Sunday, July 29, 2012

Three Approaches to Suburban Transit: Washington, San Francisco Bay, and Toronto

North American cities were transformed by the arrival of suburbanization and the automobile. Postwar rapid transit development was forced to cope with this new reality. Built in metropolitan areas of comparable size, Washington’s Metro, San Francisco’s BART, and Toronto’s subway took very different approaches, and were met with starkly differing levels of success. BART decided to embrace the automobile, building many of its lines in highway medians and surrounding its stations with large parking fields and garages. Washington chose to promote development around many of its stations, including suburban business centres like Rosslyn, in order to generate walk-in traffic. The planning of the Metro went hand-in-hand with land-use planning, which sought to build high-density "urban villages" in the suburbs and direct suburban office development to the areas around stations. Toronto’s subway, by contrast, supplements traffic from adjacent development with a frequent and extensive network of buses to feed its stations, dramatically increasing their catchment area while still providing pedestrian- and development-friendly stations that aren’t swimming in a sea of parking.

Relying on the American Public Transit Association for U.S. figures and the TTC for Toronto (unlinked trips for easy comparison, 2008 figures are most recent directly comparable statistics), we can see the different results quite clearly:
  • San Francisco BART: 366,200 riders per day, 2,192 daily riders per km. 
  • Washington Metro: 950,300 riders per day, 5,554 daily riders per km. 
  • Toronto subway and RT: 1,176,000 riders per day, 16,800 daily riders per km. 

Washington’s combination of park-and-ride with intensive transit-oriented development at many of its suburban stations is clearly more successful than the Bay Area’s almost exclusively auto-oriented model. It has been remarkably successful at directing development to station neighbourhoods. Both systems make extensive use of highway rights-of-way, but Metro leaves the highway much more frequently to serve the heart of suburban business districts, while BART tends to stick rigidly to highway medians outside the urban core of San Francisco, Oakland and Berkeley. Several studies have been written comparing the different approaches of BART and Metro, but none have included the Toronto model: a suburban rapid transit system as backbone embedded within a dense network of high-quality bus service. Almost all of Toronto’s major suburban bus routes operate every ten minutes or better until the late evening. The same cannot be said for Washington or San Francisco suburbs, where buses routinely stop at the dinner hour and run every hour or less on weekends. A good suburban bus network greatly extends the catchment area of a subway station, which is critical in a relatively low-density area. They can also move far more people than any park-and-ride lots could bring. Even better, ridership generated by feeding the subway can justify frequent bus service that is also used for local intra-suburban trips.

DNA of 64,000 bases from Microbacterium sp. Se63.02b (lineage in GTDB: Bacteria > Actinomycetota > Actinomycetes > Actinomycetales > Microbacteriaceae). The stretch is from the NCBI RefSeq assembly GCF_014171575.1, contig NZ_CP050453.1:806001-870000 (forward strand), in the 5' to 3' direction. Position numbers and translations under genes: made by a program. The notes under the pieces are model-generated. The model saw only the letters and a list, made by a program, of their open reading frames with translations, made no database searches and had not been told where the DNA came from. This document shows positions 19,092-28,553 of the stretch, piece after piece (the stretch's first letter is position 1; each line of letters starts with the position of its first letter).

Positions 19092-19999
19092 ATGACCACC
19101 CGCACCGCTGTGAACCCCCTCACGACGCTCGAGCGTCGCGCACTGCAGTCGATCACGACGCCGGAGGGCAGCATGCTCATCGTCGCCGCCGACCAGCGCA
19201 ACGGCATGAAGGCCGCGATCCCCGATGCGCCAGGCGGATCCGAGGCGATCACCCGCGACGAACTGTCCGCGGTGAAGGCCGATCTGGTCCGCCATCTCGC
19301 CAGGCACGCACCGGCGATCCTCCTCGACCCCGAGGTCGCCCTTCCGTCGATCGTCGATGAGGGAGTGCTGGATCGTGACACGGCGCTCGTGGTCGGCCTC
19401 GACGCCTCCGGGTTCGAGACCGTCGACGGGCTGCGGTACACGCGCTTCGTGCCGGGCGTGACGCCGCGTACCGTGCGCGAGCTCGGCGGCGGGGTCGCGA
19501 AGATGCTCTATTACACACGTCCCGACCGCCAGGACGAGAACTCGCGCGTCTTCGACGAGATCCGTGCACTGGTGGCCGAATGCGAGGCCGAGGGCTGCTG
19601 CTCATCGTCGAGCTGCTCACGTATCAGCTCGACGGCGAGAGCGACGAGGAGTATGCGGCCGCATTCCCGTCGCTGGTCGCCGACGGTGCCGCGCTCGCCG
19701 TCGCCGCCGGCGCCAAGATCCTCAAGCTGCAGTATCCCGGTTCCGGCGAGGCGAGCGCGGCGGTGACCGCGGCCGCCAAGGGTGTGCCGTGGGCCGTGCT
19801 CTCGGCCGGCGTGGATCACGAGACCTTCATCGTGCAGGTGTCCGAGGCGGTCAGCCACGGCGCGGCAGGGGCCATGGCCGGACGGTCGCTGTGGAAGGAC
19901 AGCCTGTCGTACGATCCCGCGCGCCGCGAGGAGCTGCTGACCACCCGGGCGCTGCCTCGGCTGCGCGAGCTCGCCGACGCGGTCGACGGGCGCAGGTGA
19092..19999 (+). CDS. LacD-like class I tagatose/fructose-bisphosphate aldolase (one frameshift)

El Cerrito del Norte, a BART station (Image: Google Maps)
Bethesda, a Washington Metro station (Image: Google Maps)
York Mills, a Toronto subway station (Image: Google Maps)

The difference between the systems is also illustrated by the ridership at a typical suburban station. El Cerrito del Norte is located in the suburbs of the San Francisco East Bay and is surrounded by large parking lots and garages. Its average weekday ridership is 7,633 (Source). Bethesda station on the Washington Metro is located at the heart of a dense, urban office and residential neighbourhood. Its average weekday ridership is 10,765 (Source). Though it is largely surrounded by forest and low-density single-family homes, York Mills has a ridership of 27,260 (Source), largely due to its connecting bus routes. In fact, York Mills is busier than all but two stations on the entire Metro network. A station with significant high-density residential and employment nearby will have a higher ridership than one surrounded by parking, but truly busy stations in the suburbs need frequent connecting buses.

Despite Toronto’s far smaller rapid transit network, it transports more people than Washington Metro and far more than BART. The Toronto model of high-quality bus service feeding rapid transit stations is clearly the most successful approach to providing transit in a suburban area.


  1. Conclusion: You can have far more people within a bus ride of a subway station surrounded by low/medium density than within walking distance of station surrounded by very high density.

    Also: many people won't be within walking distance of the subway, so buses are needed regardless of how much development is close to the station. Agencies which fail to provide feeder routes to high-order transit are missing out.

    1. Exactly! And you have to provide that service right away, and not wait for some gradual demand increase. If you don't build it, they won't come. Or, in other words, most people are never going to ride a lousy service. If you wait for a lousy service to get overcrowded before improving it, it will never happen.

  2. MBTA rapid transit stations that happen to be either bus hubs and/or dense neighborhood centers also show this pattern, vs the purely park-n-ride stations.

    e.g. Harvard thru Charles/MGH, Forest Hills, Malden Center, Sullivan, Quincy Center, JFK/UMass.